Watchdog fears seizure of more land in West Bank

Palestinian protesters hurl stones at Israeli troops during clashes near the Jewish settlement of Qadomem, in the West Bank village of Kofr Qadom near Nablus on Thursday, November 17, 2017. (REUTERS/Mohamad Torokman)
Updated 18 November 2017
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Watchdog fears seizure of more land in West Bank

JERUSALEM: An Israeli settlement watchdog has denounced a legal opinion by the attorney general (AG), saying it could pave the way for the seizure of more Palestinian land in the West Bank.
Attorney General Avichai Mandelblit said in a legal opinion that Israel could, in certain circumstances, confiscate private Palestinian land for the benefit of Jewish settlements in the occupied territories.
Settlement watchdog Peace Now denounced the development in a statement.
“It appears that the AG is attempting to remove the last legal (and moral) barrier on the road to turn theft and expulsion into a formal way of establishing settlements in the occupied territories,” it said.
Peace Now and other observers said Mandelblit’s opinion, which was made public on Wednesday, breaks with former positions on the confiscation of private Palestinian land for state use.
Israel occupied the West Bank and East Jerusalem in the Six-Day War of 1967 in a move never recognized by the international community.
Its settlements are deemed illegal under international law and widely seen as the main obstacle to peace.
Mandelblit’s legal opinion is tied to Haresha, an “illegal outpost” west of the city of Ramallah, on the West Bank, said Peace Now.
It said the attorney general “seeks to approve the confiscation of private Palestinian lands in order to legalize an access road” to Haresha.
“Confiscating the land would constitute a severe violation of international humanitarian law and of the Palestinians’ right to own property.
“The AG’s legal opinion regarding the access road might lead to additional confiscations of private Palestinian lands,” and could “strengthen Israel’s hold over Palestinian territory,” said Peace Now.
Mandelblit issued his opinion after Justice Minister Ayelet Shaked, a staunch supporter of settlements, urged him to reconsider an earlier legal opinion concerning the road leading to the Haresha outpost.
International law sees all Israel’s West Bank settlements as illegal, but Israel distinguishes between those it sanctions and those it does not.
More than 600,000 Jewish settlers live in the occupied West Bank and annexed east Jerusalem among 2.9 million Palestinians, with frequent outbreaks of violence.


Attack on Egyptian expat in Kuwait sparks diplomatic row

Updated 15 min 33 sec ago
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Attack on Egyptian expat in Kuwait sparks diplomatic row

  • Egyptian lawyer calls for the arrest of Kuwaiti MP who condemned comments from minister over attack
  • Fatma Aziz says she was injured after she was attacked by a group of Kuwaiti women

CAIRO: An attack on an Egyptian woman living in Kuwait has spiralled into a war of words between politicians from the two countries.

Fatma Aziz, an Egyptian expatriate, said she was verbally and physically attacked by a Kuwaiti woman and four others after she complained that they had hit her child with their bikes.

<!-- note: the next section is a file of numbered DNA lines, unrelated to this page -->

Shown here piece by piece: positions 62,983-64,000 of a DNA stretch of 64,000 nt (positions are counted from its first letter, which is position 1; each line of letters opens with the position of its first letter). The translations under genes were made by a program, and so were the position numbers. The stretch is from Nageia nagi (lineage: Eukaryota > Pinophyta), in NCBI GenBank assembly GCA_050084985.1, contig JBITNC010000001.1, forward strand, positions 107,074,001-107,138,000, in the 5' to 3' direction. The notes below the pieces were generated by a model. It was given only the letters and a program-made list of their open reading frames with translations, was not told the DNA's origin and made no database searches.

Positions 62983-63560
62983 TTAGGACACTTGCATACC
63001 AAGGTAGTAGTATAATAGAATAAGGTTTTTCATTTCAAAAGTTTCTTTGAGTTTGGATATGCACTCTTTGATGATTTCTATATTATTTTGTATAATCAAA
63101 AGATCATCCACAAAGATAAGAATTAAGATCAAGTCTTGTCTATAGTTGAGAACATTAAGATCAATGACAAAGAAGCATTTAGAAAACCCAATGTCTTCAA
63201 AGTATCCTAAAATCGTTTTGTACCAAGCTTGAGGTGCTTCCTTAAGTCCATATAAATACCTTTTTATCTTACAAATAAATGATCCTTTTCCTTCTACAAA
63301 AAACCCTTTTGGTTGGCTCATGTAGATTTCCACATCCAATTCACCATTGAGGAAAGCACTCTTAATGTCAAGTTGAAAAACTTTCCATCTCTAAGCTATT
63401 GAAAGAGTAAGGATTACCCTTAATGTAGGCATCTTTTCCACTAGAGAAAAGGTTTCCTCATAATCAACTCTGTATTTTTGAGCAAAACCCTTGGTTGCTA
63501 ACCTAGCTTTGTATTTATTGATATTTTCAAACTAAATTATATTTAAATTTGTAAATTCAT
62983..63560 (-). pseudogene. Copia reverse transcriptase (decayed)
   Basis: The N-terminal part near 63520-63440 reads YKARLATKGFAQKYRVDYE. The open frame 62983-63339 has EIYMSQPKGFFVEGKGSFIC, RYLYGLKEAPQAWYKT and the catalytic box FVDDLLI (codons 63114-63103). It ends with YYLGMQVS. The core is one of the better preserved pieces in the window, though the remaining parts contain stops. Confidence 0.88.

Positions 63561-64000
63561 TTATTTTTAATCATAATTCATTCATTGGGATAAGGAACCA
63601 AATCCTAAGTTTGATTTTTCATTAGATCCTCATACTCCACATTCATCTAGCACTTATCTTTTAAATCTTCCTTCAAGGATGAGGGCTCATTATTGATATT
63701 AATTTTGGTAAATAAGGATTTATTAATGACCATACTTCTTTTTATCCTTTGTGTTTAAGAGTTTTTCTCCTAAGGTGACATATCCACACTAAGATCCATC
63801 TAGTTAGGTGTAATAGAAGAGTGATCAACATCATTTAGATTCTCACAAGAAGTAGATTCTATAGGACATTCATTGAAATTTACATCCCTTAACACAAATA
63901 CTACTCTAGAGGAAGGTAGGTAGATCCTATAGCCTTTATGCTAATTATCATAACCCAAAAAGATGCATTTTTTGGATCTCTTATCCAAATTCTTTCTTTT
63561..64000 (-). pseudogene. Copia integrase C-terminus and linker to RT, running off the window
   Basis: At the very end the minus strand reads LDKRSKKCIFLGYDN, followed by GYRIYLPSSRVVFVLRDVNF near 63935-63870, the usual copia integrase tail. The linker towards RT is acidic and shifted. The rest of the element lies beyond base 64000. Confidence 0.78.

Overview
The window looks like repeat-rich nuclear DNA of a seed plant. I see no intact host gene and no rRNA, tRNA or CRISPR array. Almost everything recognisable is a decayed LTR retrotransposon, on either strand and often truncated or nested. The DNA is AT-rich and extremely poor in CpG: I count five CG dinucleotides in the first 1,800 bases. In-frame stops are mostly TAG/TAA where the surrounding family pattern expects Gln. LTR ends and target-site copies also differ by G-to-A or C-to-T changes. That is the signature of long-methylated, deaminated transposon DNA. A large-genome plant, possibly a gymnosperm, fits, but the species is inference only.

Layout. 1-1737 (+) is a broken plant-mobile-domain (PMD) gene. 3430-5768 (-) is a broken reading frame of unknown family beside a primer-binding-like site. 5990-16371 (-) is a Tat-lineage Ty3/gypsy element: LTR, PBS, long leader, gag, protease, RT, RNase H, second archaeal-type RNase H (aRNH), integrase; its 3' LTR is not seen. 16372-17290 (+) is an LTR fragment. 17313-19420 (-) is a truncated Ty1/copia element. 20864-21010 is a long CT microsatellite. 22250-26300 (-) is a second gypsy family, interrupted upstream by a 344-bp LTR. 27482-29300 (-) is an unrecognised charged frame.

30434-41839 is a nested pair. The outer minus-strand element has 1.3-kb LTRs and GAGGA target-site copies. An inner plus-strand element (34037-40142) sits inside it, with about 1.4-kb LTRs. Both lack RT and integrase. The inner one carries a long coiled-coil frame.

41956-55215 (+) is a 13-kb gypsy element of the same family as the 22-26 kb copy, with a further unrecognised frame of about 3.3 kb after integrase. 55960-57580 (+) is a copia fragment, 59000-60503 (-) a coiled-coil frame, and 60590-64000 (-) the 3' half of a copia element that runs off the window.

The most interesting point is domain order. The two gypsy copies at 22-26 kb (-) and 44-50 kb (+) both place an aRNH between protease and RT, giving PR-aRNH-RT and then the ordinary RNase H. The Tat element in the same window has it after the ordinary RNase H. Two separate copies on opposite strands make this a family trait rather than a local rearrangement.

In a video posted last week, Aziz described how the woman shoved her to the ground and stepped on her face leaving her with a broken finger, torn hair and bruises.

Nabila Makram, Egypt’s Minister of Immigration and Foreign Affairs, responded to the attack, saying: “The dignity of Egyptian citizens and Egyptian women in specific is a red line. However, we respect Kuwaiti authorities and judiciary.”

But her comments drew the ire of Kuwaiti MP Safa Al-Hashem, who sent a barbed tweet on Makram’s direction.

“Dear Minister of Immigration or Minister of Dignity, as long as you respect the Kuwaiti authority and the Kuwaiti judiciary, it is better for you not to address the issue of dignity nor play on people’s emotions,” she said.

“There is no need to gain political and media attention by inciting fear. We treat people with more dignity than their own country.”

The Kuwaiti MPs response sparked anger in Egypt, where the attack is now being investigated by the authorities.

The Egyptian Hama party said the way Al-Hashem has spoken about Egyptian expats was unacceptable.

“She does not represent the people of Kuwait," the statement said, adding that the Kuwaiti people "respect the Egyptian state.”

The attack and ensuing row has been closely followed by the more than half a million Egyptian expats working in Kuwait.

The Egyptian Foreign Ministry said on Monday it was investigating the attack. 

Khaled Yusri Rizk, Assistant Foreign Minister for Consular Affairs and Egyptians abroad, said the Egyptian consulate in Kuwait contacted Aziz.

Egyptian lawyer Amr Abdel Salam submitted a report on the attack to the Attorney General, Nabil Sadiq. The lawyer said Al-Hashem had “insulted an Egyptian public servant” and insulted the Egyptian authorities. 

He urged the Attorney General to take the necessary measures with Kuwait, Interpol and Egyptian ports and airports to arrest Al-Hashem.

“Al-Hashem has provoked the anger of the Egyptian masses through social networking sites, which led to the escalation of public disharmony and damage to the public interest of the Egyptian state,” Salam said.

He said these were criminal offences punishable by imprisonment.

The Kuwaiti MP’s attack on Egypt was also condemned in Kuwait.  

Media personality Aisha Al-Rashed said the Egyptian ambassador to Egypt did not say anything that hurts the people of Kuwait, insisting that Al-Hashem does not represent Kuwaitis.